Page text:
Hurricane Florence changes her track

BULLETIN Hurricane Florence Intermediate Advisory Number 53A NWS National Hurricane Center Miami FL       AL062018 200 PM EDT Wed Sep 12 2018

...FLORENCE'S PEAK WINDS HAVE DECREASED SLIGHTLY BUT THE SIZE OF THE WIND FIELD HAS INCREASED... ...LIFE-THREATENING STORM SURGE AND RAINFALL EXPECTED ACROSS PORTIONS OF THE CAROLINAS...


SUMMARY OF 200 PM EDT...1800 UTC...INFORMATION ---------------------------------------------- LOCATION...30.4N 71.8W ABOUT 435 MI...700 KM SE OF WILMINGTON NORTH CAROLINA ABOUT 470 MI...755 KM ESE OF MYRTLE BEACH SOUTH CAROLINA MAXIMUM SUSTAINED WINDS...125 MPH...205 KM/H PRESENT MOVEMENT...NW OR 310 DEGREES AT 16 MPH...26 KM/H MINIMUM CENTRAL PRESSURE...948 mb...27.99 inches


WATCHES AND WARNINGS -------------------- CHANGES WITH THIS ADVISORY:

None.

SUMMARY OF WATCHES AND WARNINGS IN EFFECT:

A Storm Surge Warning is in effect for... * South Santee River South Carolina to Duck North Carolina * Albemarle and Pamlico Sounds, including the Neuse and Pamlico Rivers

A Storm Surge Watch is in effect for... * Edisto Beach South Carolina to South Santee River South Carolina * North of Duck North Carolina to the North Carolina/Virginia border

A Hurricane Warning is in effect for... * South Santee River South Carolina to Duck North Carolina * Albemarle and Pamlico Sounds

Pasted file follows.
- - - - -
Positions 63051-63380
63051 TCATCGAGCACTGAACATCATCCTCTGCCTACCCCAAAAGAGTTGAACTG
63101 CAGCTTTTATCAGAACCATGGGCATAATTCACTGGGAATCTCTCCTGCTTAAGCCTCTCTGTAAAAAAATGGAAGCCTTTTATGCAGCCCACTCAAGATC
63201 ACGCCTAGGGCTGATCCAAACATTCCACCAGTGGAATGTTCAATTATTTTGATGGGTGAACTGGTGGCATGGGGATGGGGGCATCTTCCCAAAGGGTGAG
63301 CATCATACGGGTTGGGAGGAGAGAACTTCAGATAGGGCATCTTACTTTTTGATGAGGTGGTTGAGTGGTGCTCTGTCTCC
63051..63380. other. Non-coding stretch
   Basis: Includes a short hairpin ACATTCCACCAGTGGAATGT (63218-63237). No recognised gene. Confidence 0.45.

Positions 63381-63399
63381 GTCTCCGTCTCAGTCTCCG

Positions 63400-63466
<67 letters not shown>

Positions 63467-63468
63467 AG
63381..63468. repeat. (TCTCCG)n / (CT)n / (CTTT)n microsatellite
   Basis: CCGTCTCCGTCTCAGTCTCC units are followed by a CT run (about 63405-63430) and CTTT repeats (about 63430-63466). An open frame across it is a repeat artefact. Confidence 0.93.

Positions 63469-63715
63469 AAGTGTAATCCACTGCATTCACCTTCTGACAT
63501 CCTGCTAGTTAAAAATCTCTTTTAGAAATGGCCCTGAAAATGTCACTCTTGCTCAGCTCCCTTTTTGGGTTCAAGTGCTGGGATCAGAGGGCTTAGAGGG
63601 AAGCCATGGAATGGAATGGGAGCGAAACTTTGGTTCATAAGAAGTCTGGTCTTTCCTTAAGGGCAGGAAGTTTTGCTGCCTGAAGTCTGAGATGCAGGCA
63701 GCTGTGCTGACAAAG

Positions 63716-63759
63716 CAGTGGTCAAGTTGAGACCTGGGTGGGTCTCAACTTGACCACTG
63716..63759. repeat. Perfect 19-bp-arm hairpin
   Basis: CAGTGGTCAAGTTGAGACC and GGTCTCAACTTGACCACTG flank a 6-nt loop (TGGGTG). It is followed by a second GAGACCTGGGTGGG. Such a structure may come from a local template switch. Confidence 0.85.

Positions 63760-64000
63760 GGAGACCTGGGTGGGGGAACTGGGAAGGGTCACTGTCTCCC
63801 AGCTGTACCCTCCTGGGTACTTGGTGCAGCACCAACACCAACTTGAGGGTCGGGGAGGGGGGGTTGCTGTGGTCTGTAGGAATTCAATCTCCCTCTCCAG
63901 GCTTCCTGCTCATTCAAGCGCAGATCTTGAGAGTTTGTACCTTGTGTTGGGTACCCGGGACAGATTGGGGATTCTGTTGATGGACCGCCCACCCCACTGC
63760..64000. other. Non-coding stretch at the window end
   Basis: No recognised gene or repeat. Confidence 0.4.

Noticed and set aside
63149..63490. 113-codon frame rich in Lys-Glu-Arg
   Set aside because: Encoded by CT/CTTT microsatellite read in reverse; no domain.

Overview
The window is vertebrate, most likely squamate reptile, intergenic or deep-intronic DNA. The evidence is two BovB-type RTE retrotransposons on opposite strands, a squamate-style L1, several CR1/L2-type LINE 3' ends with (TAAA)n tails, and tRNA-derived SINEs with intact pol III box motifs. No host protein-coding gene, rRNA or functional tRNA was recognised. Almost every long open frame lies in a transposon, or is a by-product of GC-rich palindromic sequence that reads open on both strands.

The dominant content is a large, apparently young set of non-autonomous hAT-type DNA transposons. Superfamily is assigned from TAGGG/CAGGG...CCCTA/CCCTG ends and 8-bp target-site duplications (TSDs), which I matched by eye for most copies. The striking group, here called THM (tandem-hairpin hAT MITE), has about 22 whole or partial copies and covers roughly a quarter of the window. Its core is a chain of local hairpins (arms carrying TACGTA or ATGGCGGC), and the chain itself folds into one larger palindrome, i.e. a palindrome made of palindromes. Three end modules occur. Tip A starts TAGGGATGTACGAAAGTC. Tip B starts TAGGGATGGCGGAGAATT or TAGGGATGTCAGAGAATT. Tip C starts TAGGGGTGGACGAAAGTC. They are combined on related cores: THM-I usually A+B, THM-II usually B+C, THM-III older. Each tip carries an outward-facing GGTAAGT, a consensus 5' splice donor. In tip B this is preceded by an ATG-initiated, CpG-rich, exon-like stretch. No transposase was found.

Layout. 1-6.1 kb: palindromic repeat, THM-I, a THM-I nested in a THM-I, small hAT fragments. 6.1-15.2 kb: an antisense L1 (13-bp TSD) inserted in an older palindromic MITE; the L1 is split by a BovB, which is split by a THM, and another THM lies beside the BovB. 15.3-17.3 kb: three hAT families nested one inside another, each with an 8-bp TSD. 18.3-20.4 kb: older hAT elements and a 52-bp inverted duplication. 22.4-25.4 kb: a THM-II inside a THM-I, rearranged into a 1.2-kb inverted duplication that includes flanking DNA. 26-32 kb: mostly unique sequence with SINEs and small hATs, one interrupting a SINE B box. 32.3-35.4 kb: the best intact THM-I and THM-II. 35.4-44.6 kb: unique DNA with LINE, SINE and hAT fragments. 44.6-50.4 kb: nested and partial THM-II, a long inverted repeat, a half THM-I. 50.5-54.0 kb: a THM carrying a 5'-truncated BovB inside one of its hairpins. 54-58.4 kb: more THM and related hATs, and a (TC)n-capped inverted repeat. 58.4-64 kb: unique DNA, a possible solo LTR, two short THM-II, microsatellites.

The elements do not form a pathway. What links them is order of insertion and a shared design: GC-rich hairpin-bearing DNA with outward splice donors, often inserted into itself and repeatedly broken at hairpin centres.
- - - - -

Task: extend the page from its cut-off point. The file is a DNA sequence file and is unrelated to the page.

A Hurricane Watch is in effect for... * Edisto Beach South Carolina to South Santee River South Carolina

A Tropical Storm Warning is in effect for... * North of Duck North Carolina to the North Carolina/Virginia border

A Tropical Storm Watch is in effect for... * North of the North Carolina/Virginia border to Cape Charles Light Virginia * Chesapeake Bay south of New Point Comfort

Interests elsewhere in the southeastern and mid-Atlantic states should monitor the progress of Florence.

A Storm Surge Warning means there is a danger of life-threatening inundation, from rising water moving inland from the coastline, during the next 36 hours in the indicated locations. For a depiction of areas at risk, please see the National Weather Service Storm Surge Watch/Warning Graphic, available at hurricanes.gov.  This is a life-threatening situation.  Persons located within these areas should take all necessary actions to protect life and property from rising water and the potential for other dangerous conditions.  Promptly follow evacuation and other instructions from local officials.

A Storm Surge Watch means there is a possibility of life- threatening inundation, from rising water moving inland from the coastline, in the indicated locations during the next 48 hours.

A Hurricane Warning means that hurricane conditions are expected somewhere within the warning area.  A warning is typically issued 36 hours before the anticipated first occurrence of tropical-storm- force winds, conditions that make outside preparations difficult or dangerous.  Preparations to protect life and property should be rushed to completion.

A Hurricane Watch means that hurricane conditions are possible within the watch area.  A watch is typically issued 48 hours before the anticipated first occurrence of tropical-storm-force winds, conditions that make outside preparations difficult or dangerous.

A Tropical Storm Warning means that tropical storm conditions are expected somewhere within the warning area within 36 hours.

A Tropical Storm Watch means that tropical storm conditions are possible within the watch area, generally within 48 hours.

For storm information specific to your area, including possible inland watches and warnings, please monitor products issued by your local National Weather Service forecast office.